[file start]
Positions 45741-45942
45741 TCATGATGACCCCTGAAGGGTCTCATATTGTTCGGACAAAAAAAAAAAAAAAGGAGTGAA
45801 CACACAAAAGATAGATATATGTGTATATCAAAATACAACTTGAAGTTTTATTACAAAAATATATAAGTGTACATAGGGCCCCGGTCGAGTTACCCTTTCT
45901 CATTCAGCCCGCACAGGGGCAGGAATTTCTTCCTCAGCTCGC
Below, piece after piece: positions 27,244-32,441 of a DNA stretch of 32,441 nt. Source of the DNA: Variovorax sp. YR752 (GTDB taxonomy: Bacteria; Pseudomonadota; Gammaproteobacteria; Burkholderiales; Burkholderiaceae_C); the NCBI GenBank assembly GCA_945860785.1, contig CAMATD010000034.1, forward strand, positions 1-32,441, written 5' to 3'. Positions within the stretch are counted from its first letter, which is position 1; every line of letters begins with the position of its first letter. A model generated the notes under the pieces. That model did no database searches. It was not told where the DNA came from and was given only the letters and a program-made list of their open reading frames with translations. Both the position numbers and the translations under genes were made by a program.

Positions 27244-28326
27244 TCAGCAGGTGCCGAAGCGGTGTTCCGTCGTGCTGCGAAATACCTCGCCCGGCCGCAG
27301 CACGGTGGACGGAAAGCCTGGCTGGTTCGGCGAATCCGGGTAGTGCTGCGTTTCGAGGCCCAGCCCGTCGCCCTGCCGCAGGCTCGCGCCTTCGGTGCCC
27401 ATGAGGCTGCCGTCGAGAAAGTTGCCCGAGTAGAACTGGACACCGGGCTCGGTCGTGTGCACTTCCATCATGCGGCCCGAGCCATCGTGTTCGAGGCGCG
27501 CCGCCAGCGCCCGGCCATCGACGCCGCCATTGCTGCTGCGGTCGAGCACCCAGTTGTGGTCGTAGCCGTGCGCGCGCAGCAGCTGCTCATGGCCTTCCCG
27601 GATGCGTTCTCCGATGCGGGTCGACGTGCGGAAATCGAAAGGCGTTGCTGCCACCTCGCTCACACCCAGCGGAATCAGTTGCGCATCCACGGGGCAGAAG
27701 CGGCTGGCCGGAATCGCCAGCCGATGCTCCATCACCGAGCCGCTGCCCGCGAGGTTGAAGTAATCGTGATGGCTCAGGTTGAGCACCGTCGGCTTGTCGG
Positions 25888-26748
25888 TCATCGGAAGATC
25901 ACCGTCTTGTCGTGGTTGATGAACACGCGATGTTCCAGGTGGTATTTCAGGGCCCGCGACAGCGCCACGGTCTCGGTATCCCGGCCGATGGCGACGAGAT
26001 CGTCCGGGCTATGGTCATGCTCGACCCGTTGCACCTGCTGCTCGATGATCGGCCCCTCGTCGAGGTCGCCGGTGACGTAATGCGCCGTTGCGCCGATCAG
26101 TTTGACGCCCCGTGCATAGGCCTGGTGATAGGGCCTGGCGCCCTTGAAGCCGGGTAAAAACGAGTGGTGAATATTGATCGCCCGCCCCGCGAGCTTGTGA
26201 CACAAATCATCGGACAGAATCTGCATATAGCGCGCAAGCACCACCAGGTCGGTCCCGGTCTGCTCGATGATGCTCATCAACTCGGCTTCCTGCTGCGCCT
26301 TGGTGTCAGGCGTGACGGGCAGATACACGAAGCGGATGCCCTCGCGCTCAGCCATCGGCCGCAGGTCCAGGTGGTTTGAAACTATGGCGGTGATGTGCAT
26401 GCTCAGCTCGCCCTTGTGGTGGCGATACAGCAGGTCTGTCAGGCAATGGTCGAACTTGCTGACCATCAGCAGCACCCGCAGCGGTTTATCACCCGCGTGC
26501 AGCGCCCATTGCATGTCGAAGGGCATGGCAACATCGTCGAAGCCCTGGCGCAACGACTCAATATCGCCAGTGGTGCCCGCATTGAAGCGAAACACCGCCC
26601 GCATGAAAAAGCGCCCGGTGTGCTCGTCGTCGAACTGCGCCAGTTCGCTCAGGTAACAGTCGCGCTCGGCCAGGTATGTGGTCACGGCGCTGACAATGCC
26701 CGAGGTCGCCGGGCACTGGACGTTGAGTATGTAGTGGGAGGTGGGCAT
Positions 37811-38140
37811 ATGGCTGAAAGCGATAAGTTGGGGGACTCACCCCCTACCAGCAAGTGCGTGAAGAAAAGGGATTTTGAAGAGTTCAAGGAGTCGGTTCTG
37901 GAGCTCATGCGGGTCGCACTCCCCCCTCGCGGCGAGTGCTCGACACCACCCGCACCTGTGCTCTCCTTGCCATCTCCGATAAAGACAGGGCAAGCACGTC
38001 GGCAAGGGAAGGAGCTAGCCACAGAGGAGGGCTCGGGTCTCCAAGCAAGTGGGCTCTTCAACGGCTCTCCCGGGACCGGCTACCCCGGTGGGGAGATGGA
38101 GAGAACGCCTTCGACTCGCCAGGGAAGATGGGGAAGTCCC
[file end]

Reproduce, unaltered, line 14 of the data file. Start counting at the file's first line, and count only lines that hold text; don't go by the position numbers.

25888 TCATCGGAAGATC